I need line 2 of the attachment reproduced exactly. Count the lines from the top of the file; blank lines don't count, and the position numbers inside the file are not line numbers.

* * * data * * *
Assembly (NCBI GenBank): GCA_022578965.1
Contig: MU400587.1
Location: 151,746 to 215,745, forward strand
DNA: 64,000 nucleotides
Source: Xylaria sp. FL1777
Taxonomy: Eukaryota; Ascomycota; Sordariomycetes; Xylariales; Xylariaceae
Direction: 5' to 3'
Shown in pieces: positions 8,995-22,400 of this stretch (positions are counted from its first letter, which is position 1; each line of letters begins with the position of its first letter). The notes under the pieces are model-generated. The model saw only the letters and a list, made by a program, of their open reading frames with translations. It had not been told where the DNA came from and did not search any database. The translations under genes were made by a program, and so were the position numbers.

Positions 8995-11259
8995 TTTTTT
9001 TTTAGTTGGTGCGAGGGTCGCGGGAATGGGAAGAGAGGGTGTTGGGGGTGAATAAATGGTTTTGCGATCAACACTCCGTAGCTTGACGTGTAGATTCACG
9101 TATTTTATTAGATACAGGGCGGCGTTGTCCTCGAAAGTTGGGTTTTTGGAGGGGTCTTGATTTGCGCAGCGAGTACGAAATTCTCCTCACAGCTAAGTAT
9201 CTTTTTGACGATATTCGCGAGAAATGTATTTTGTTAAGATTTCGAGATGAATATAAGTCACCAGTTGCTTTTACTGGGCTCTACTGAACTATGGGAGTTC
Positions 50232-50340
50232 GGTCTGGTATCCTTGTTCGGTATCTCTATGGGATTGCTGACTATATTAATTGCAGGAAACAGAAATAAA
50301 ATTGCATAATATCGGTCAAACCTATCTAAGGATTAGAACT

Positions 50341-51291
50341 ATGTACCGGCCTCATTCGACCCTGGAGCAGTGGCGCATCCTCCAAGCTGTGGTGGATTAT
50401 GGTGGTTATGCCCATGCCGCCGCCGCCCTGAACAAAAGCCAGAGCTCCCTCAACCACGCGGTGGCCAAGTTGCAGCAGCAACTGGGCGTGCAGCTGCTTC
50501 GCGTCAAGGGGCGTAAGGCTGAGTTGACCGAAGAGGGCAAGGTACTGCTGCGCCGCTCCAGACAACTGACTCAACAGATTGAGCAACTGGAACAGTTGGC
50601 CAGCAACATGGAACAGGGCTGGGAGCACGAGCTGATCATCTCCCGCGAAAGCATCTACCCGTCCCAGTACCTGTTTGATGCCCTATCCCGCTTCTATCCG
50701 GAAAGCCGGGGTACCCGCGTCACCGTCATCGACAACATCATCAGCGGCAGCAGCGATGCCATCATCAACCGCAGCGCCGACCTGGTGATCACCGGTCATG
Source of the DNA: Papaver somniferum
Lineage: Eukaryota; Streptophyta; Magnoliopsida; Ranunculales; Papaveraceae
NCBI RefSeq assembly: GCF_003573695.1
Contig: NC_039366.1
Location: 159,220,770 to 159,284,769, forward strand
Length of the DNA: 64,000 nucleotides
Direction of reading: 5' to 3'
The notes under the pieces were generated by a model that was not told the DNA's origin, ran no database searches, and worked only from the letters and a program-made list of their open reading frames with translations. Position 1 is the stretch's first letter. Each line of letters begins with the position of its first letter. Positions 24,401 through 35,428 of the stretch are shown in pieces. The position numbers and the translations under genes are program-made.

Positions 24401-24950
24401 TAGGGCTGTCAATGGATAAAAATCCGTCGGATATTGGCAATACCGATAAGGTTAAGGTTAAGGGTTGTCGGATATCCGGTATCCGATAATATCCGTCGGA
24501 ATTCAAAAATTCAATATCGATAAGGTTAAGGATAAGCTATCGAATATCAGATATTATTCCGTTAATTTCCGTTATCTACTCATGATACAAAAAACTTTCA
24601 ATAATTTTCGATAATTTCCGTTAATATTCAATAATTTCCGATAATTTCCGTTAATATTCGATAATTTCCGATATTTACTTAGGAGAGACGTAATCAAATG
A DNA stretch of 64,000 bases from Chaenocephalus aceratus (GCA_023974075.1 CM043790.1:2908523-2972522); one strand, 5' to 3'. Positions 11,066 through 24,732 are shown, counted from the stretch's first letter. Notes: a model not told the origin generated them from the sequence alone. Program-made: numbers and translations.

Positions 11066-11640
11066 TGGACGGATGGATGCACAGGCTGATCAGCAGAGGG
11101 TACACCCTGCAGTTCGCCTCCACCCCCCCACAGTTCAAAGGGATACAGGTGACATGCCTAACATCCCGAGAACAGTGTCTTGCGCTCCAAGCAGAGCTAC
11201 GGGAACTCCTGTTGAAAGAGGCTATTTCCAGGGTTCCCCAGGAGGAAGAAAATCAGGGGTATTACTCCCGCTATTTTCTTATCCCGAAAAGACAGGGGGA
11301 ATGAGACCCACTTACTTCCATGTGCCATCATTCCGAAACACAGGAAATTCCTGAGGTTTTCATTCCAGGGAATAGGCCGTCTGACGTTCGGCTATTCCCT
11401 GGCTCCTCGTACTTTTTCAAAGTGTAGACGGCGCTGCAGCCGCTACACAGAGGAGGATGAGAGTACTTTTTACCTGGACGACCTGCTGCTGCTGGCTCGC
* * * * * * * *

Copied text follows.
Contig: MU400587.1